Screen grab: ESPN

We are now just days away from the launch of ESPN Bet. It’s a landmark day for the world’s biggest and most prominent sports media company as they go all-in on sports betting and a day that would have been inconceivable only a decade ago. But with ESPN struggling for revenue sources and the tidal wave of sports betting platforms after its legalization in 2018, perhaps it was only a matter of time.

ESPN will license their brand to Penn Entertainment in a billion dollar deal to bring ESPN Bet to the masses in the hopes that it can compete with companies like DraftKings and FanDuel who already have a huge head start in marketshare.

At the recent ESPN Edge event, Penn CEO Jay Snowden was honest in sharing that diving into sports betting was something ESPN had to do to keep fans on its platforms. If fans are leaving ESPN’s websites and apps to place a bet, it doesn’t make sense for their business. Why should ESPN lose fans and consumers that they could capture with a sports betting operation of their own?

Via EGR:

Addressing those early conversations, Snowden explained: “It was crystal clear to me in that conversation that the ESPN sports fan who goes to ESPN products platforms every day to check on scores and storylines and box scores look at the lines of these games.

“But when they’re ready to place a bet, they have to leave ESPN’s ecosystem and go somewhere else to place their bet. This isn’t something that ESPN wants to do. This is something ESPN has to do, because sports fans are demanding it,” he added.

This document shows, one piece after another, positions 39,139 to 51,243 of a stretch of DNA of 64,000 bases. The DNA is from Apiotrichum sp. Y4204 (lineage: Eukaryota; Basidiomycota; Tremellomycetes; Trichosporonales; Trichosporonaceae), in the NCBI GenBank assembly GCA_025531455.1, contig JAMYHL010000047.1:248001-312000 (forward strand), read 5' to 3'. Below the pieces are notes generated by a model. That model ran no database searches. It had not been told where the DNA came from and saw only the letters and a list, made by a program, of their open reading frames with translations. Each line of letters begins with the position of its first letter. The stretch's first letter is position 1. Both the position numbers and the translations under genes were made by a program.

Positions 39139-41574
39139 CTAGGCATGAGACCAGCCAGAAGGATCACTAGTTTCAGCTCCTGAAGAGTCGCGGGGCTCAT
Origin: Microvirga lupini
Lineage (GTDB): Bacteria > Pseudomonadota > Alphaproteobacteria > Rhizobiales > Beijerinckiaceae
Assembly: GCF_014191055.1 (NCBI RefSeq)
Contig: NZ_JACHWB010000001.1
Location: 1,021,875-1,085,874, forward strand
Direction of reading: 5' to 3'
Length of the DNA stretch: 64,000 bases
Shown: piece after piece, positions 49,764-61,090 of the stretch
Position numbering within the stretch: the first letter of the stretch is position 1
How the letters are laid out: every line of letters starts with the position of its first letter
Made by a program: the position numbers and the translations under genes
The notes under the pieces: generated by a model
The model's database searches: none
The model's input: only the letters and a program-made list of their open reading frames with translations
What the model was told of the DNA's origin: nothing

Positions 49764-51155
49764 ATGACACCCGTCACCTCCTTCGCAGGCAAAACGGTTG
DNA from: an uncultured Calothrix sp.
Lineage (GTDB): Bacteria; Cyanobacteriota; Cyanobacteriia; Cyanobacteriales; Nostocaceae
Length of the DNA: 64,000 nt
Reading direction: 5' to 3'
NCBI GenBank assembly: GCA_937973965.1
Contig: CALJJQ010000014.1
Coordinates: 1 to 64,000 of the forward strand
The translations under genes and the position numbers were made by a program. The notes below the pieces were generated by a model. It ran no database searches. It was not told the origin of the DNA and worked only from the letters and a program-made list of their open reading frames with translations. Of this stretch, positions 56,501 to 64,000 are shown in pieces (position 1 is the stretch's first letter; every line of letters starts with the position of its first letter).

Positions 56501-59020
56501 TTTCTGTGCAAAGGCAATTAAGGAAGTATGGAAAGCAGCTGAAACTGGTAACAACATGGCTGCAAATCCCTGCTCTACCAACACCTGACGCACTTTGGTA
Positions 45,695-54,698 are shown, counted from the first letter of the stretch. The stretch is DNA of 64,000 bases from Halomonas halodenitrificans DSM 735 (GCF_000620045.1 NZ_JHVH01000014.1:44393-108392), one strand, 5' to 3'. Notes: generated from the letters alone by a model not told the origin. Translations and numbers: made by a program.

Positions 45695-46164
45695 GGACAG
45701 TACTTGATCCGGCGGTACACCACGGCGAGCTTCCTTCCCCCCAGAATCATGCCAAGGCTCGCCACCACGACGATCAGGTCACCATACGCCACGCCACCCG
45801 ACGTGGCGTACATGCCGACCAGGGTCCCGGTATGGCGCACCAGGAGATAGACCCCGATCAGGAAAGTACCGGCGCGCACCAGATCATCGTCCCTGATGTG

Similarly for Penn, the ESPN partnership represents a huge opportunity to capture sports fans who might not be bettors just yet, nevermind all the states where sports betting isn’t yet legalized. Penn’s previous partnership with Barstool may have provided some advantages, but partnering with the self-proclaimed worldwide leader in sports brings their product to a whole new level of outreach and visibility.

“One of the things we’ve talked about a lot is we’re seeking to reach sports fans, not just sports bettors,” Snowden remarked.

“This is not a business that’s targeting sports bettors, it’s targeting sports fans, and with the ESPN brand leading into our ecosystem and designing a special look and feel, this is going to be incredibly compelling to the marketplace.”

He continued: “What’s really different for us is this deep integration behind the number one sports media brand in the world, those sports fans who like to bet and want to bet and the trust factor, and to be able to do that seamlessly is something that we take very seriously.

In listening to Snowden, Penn clearly sees the launch of ESPN Bet and the partnership with Bristol as a win-win opportunity. We will quickly find out how successful that partnership is when it launches on November 14th.